Guidance officers schooled on scholarships

Sharon Coyne from Hervey Bay High School and Brett Martell from Aldridge State High School share information during a break between sessions.

Sharon Coyne from Hervey Bay High School and Brett Martell from Aldridge State High School share information during a break between sessions.

By Jocelyn Watts

When a young dad received a laptop under a USQ scholarship program he was thrilled – it meant he could finish his university studies.  With limited income and two children under eight years of age, he hadn’t been able to afford the purchase.

This is just one example of the many ways USQ helps students with its diverse range of scholarships on offer,  USQ Student Equity and Disability Manager Phillip Eastment said as he addressed 15 school representatives attending the 2013 Guidance Officer Day at the Fraser Coast campus on Wednesday (May 22).

Mr Eastment said it was particularly important that people in low socio-economic regions such as Wide Bay knew USQ scholarships were available and he urged the guidance officers to encourage all their students to apply for every USQ scholarship for which they were eligible.

“USQ has a diverse range of scholarships available for high academic achievers, pro-active students and equity groups including low socio-economic people, Indigenous Australians and those in non-traditional careers such as women in engineering and men in nursing.”

As well as urging guidance officers to spread information about scholarship opportunities, Mr Eastment also encouraged them to ensure students with disabilities knew to register with the Disabilities Resource Team.

“Whatever the disability, we can find a way to help,” he said.

“A student with diabetes might think he can manage on his own but exam times can be stressful and if an episode happens during an exam, it could end what the student has spent a year preparing for.

“If the exam supervisor knows a diabetic student is sitting an exam, he or she can have lollies on hand so the student’s opportunity for a successful outcome is not destroyed.”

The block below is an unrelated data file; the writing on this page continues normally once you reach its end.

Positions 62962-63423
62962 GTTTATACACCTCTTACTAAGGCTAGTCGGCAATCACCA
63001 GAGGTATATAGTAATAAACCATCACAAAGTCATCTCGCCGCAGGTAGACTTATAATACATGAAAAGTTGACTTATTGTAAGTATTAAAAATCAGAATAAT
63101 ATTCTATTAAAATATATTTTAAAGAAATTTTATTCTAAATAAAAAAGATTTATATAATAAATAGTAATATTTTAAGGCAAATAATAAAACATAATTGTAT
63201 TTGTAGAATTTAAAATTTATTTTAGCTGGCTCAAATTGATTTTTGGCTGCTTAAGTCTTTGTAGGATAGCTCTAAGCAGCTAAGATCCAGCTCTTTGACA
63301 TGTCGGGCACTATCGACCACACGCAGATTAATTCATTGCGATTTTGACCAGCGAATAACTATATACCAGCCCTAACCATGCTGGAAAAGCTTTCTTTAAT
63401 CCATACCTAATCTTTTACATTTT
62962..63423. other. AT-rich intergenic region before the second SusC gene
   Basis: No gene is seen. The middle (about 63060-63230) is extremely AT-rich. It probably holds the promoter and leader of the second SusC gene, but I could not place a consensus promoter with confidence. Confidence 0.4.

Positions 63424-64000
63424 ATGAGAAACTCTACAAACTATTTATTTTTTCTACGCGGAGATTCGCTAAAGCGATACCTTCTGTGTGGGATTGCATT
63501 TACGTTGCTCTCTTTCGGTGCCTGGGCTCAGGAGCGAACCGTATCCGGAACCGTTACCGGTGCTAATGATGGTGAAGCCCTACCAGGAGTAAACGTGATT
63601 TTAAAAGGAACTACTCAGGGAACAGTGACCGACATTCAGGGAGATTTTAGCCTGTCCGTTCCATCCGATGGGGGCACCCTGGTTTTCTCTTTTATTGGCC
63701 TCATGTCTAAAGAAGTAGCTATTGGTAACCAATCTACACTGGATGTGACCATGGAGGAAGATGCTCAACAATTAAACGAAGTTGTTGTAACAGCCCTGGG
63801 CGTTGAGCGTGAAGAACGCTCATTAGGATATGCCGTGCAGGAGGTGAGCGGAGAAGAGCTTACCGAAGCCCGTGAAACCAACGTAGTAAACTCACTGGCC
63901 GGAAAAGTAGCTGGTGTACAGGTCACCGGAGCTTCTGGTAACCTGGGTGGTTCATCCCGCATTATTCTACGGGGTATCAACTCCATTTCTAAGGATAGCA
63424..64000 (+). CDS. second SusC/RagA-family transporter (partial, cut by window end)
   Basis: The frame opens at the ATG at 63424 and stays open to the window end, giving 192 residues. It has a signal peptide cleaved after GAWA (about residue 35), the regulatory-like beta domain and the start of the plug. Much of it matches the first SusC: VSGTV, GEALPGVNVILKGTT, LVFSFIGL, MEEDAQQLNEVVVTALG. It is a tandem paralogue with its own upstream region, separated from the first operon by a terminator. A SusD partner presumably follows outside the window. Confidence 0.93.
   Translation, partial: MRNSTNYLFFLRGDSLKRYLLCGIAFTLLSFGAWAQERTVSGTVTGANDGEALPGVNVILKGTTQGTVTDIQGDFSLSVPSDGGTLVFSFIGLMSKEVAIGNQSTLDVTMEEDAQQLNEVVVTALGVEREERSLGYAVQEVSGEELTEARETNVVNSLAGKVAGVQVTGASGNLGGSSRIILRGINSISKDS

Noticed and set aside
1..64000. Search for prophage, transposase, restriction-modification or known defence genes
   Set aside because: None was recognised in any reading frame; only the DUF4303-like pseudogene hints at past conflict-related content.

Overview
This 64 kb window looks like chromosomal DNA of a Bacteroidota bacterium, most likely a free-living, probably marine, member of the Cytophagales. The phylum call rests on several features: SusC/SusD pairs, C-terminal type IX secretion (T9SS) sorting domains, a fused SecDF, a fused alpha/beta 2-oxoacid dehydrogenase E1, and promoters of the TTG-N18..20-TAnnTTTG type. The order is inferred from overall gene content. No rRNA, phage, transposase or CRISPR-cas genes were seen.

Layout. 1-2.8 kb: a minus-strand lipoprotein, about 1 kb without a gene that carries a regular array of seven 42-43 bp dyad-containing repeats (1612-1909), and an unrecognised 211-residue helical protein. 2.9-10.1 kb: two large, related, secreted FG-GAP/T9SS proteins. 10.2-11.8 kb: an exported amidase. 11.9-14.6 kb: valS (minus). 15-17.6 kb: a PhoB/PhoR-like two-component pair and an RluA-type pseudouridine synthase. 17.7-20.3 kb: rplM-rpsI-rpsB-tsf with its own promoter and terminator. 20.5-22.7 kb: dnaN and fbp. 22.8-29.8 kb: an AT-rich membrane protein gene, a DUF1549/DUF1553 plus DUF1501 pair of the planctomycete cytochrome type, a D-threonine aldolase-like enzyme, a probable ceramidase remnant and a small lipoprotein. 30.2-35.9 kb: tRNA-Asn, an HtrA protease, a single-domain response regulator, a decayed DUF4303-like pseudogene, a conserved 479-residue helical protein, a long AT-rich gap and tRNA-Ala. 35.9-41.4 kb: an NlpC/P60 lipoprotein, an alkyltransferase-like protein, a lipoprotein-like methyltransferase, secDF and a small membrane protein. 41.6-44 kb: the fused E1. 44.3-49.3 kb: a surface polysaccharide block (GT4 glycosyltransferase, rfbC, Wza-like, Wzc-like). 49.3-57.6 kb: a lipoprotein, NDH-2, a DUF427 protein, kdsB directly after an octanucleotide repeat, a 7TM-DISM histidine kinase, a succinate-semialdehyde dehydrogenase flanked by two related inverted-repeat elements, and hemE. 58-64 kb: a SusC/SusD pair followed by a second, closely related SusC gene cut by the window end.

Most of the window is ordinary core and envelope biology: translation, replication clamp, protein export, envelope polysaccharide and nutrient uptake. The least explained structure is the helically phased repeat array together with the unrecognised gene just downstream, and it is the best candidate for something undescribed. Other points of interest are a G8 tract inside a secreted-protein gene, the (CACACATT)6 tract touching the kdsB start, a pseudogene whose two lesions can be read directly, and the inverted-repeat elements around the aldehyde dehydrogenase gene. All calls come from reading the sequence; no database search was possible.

USQ Fraser Coast school liaison officer Carly Ryder said sessions held during Guidance Officers Day were designed to better equip officers to advise and support students with their future career choices and the current issues faced by those students.

Information was shared on the arts, sciences, education, engineering and business programs as well as pathways, counselling, admissions and QTAC, the new Associate Degree of Engineering and Construction at USQ Fraser Coast 2014 and the Smart Steps Program. Lecturer Sharon Louth also talked about her research project, Indigenous Perspectives and Co-operative Learning.

Fraser Coast Schools attending the 2013 Guidance Officer Day were Xavier Catholic College, Urangan State High School, St Mary’s Catholic College, St James Lutheran College, Maryborough State High School, Aldridge State High School, Hervey Bay State High School, Riverside Christian College and Wide Bay Institute of TAFE.

For information about USQ scholarships and how to apply, log onto http://www.usq.edu.au/scholarships

Caption: USQ Student Equity and Disability Manager Phillip Eastment (centre) shares scholarship information with Urangan State High School guidance officers Mannly Dubroy and Julie Franklin. Photos: JOCELYN WATTS
0 replies

Leave a Reply

Want to join the discussion?
Feel free to contribute!

Leave a Reply

Your email address will not be published. Required fields are marked *

1 × 3 =